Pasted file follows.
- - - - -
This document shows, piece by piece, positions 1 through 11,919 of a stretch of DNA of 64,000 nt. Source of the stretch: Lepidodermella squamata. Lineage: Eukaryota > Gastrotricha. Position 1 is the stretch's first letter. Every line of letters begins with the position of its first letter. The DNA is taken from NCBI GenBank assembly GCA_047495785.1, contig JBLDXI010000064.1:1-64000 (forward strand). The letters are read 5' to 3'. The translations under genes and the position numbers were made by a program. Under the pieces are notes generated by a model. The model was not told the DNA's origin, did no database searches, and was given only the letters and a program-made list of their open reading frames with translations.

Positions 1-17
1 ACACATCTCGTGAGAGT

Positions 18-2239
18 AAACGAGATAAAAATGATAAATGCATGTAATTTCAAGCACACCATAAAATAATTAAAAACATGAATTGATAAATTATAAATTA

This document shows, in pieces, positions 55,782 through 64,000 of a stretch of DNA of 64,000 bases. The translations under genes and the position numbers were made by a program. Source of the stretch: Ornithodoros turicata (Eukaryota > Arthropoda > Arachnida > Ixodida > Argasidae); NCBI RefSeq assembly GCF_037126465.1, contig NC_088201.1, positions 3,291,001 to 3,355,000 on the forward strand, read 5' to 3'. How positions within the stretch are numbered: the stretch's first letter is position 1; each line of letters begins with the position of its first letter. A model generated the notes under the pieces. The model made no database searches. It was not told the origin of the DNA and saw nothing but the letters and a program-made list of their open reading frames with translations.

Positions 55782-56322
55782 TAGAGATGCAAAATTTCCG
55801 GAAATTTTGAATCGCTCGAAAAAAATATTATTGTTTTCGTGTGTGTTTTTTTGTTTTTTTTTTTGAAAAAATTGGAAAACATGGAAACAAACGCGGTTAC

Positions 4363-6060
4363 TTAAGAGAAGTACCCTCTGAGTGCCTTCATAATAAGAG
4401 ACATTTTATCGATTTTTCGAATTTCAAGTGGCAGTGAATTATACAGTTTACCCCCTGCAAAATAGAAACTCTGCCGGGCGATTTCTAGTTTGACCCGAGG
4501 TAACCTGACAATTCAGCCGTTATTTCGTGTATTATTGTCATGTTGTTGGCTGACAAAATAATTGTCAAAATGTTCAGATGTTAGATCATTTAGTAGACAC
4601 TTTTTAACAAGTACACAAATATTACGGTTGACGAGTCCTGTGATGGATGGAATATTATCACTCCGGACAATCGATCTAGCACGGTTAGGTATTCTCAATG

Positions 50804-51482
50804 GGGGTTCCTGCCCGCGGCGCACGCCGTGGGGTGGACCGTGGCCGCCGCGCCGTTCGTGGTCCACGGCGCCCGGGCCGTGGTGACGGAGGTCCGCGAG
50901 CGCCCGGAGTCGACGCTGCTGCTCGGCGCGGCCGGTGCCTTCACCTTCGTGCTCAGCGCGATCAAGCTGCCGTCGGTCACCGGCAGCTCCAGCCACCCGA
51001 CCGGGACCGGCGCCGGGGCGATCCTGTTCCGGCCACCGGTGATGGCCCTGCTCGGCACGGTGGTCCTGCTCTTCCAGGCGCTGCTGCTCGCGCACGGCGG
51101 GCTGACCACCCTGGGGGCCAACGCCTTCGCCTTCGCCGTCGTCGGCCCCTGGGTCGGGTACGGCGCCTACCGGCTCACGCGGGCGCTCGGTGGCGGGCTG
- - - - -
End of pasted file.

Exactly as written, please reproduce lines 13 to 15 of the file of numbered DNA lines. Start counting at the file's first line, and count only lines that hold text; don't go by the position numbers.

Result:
4501 TAACCTGACAATTCAGCCGTTATTTCGTGTATTATTGTCATGTTGTTGGCTGACAAAATAATTGTCAAAATGTTCAGATGTTAGATCATTTAGTAGACAC
4601 TTTTTAACAAGTACACAAATATTACGGTTGACGAGTCCTGTGATGGATGGAATATTATCACTCCGGACAATCGATCTAGCACGGTTAGGTATTCTCAATG

Positions 50804-51482